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Summer camp 2020: Is close, close enough?

Joshua Sukoff on Unsplash
Source: Joshua Sukoff on Unsplash

The recent turn from July to August marked a time traditionally filled with young people heading home from camp — at least from camps that opened, estimated to be only 38% (Leonhardt, 2020).

Indeed, organized camping — like so many industries — is struggling to both comprehend and respond to the vast reach of the coronavirus pandemic. For camps that did open, it meant strict protocols such as “family circles,” social distancing, and a ban on outside visitors. For others it meant going virtual, offering online content for children (and their parents) and some semblance of normalcy.

But, can modified programming, in-person or online, drive the same outcomes that are the hallmark of experiential education?


It’s worth revisiting the indicia so well known among educators.

According to the American Camp Association, experiential summer learning fosters the following outcomes for campers (ACA, 2020).

Campers Say:

  • Camp helped me make new friends. (96%)
  • Camp helped me to get to know kids who are different from me. (93%)
  • The people at camp helped me feel good about myself. (92%)
  • At camp, I did things I was afraid to do at first. (74%)

Parents Say:

  • My child gained self-confidence at camp. (70%)
  • My child continues to participate in some of the new activities he or she learned at camp. (63%)
  • My child remains in contact with friends made at camp. (69%)

For families, the closures turn those gains into losses.

In a February 2020 article, Everwood Day Camp (Massachusetts) founder Andy Pritikin outlines the benefits of camp (Pritikin, 2020).

According to the Partnership for 21st Century Learning (, which is comprised of Fortune 500 business leaders and progressive educators, the top skills sought by today’s employers are:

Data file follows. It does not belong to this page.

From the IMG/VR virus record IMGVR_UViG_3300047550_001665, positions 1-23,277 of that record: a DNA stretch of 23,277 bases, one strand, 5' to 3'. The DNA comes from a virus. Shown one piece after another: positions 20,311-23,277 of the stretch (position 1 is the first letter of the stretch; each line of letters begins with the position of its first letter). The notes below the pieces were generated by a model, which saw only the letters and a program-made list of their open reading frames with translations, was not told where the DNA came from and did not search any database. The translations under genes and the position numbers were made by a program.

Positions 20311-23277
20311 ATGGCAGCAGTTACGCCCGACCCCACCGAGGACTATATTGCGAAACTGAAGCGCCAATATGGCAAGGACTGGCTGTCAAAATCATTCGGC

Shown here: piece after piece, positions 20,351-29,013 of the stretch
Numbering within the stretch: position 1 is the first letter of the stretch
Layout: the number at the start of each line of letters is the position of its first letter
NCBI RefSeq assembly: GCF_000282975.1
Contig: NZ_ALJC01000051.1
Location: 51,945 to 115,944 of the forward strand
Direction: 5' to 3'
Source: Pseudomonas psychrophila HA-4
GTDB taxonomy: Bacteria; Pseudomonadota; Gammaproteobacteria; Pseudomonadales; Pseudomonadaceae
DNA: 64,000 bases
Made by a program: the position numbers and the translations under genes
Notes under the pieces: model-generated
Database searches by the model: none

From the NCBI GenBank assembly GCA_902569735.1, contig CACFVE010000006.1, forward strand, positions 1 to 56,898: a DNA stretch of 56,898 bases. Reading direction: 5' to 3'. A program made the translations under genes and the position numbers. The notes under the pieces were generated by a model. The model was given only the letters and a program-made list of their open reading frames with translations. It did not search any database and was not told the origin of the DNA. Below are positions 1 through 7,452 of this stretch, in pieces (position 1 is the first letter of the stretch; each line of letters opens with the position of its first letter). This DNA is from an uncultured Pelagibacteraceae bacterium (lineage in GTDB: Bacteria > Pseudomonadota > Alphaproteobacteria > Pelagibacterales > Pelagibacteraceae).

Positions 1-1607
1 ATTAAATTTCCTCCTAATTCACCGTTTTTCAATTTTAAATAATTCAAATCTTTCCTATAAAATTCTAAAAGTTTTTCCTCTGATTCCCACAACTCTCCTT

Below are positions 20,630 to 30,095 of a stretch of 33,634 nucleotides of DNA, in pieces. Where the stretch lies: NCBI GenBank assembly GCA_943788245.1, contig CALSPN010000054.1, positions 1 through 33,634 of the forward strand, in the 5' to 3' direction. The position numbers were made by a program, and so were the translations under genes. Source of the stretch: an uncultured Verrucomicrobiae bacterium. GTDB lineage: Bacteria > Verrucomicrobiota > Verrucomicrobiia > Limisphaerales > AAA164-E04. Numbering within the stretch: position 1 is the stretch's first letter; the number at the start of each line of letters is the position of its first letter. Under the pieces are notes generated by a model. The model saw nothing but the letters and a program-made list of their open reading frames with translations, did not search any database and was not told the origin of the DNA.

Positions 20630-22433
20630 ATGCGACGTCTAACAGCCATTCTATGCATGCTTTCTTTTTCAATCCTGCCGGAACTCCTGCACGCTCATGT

• Oral Communication
  • Teamwork & Collaboration
  • Professionalism & Work Ethic
  • Written Communication
  • Critical Thinking & Problem Solving

Add to this picture that 30% of students entering 4-year college programs drop out after their first year, and only 56% graduate within six years. Why is this? Besides financial burdens, see the big five p21 skills above that our kids are lacking, especially #5 when Mommy or Daddy isn’t around to fix their problems!

So where can we help young people find these skills? At summer camp!

Similarly, David Himmel, author of A Camp Story, in his article “What Camp People Are Losing This Summer,” reflects on his own experiences, stating, “In those Michigan woods on the lake, I learned to sail, shoot a rifle, and build a fire. I also realized that I could take care of myself without my parents. I learned social accountability by sharing chores with my cabinmates during cleanup duty in the mess hall. I figured out how to talk with girls by befriending the female counselors. I found out that switching from tighty-whities to boxer shorts improved a boy’s social standing. (Thanks, Mom, for sending that care package.) … I learned how to make friends when I knew no one. As a whole, I learned how to be myself, on my own terms” (Himmel, 2020).

Forging a personal identity at summer camp (both day and residential) is commonplace.

Speaking to the latter in her Boston Globe Magazine article “Six Reasons to Send Kids to Overnight Summer Camp (That Are Good for Parents),” Julie Suratt enumerates other important outcomes (Suratt, 2020).